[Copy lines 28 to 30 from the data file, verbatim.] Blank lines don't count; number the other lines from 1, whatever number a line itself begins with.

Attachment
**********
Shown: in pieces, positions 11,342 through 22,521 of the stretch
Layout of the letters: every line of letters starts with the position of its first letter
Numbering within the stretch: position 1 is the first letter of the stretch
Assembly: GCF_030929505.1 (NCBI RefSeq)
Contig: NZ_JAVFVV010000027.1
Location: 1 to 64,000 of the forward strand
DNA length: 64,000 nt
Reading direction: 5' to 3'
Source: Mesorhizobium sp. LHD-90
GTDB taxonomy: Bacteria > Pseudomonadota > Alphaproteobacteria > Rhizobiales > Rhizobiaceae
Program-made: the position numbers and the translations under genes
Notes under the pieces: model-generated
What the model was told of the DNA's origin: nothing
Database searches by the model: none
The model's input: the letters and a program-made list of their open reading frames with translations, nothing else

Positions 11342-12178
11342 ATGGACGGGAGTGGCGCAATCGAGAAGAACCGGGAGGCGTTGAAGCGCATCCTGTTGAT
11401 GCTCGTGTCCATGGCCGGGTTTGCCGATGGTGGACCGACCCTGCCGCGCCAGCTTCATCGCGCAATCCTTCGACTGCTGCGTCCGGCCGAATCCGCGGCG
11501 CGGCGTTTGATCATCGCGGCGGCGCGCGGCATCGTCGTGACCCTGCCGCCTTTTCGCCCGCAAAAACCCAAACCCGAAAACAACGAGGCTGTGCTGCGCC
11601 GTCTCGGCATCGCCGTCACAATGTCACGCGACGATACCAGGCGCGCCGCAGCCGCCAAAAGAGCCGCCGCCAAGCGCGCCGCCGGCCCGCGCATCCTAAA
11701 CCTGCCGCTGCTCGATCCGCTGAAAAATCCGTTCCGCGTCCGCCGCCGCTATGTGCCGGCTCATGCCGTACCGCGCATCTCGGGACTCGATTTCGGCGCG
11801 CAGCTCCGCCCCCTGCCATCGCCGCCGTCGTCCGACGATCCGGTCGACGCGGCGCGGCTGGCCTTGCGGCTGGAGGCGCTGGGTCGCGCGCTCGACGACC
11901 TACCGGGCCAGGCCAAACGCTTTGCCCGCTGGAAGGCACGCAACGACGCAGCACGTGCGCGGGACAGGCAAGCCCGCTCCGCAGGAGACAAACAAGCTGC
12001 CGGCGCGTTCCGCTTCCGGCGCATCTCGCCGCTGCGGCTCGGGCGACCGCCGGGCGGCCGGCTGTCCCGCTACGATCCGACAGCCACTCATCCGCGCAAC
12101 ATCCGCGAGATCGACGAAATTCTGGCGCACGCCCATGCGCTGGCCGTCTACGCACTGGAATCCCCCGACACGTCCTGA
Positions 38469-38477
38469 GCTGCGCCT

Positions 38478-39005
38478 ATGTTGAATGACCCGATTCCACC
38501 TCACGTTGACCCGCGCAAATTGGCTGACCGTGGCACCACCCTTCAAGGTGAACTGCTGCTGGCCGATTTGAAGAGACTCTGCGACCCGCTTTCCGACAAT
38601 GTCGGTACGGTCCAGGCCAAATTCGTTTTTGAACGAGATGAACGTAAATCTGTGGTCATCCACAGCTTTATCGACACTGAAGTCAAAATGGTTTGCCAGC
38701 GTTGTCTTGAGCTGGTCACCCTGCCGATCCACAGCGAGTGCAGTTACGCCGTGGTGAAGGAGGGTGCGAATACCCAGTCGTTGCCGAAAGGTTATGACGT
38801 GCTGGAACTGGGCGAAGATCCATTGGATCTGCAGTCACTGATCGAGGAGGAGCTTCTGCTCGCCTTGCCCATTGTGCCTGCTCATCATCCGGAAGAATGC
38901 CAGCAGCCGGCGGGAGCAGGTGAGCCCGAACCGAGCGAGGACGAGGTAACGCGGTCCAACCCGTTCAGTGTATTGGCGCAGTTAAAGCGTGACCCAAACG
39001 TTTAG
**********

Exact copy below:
Positions 38478-39005
38478 ATGTTGAATGACCCGATTCCACC
38501 TCACGTTGACCCGCGCAAATTGGCTGACCGTGGCACCACCCTTCAAGGTGAACTGCTGCTGGCCGATTTGAAGAGACTCTGCGACCCGCTTTCCGACAAT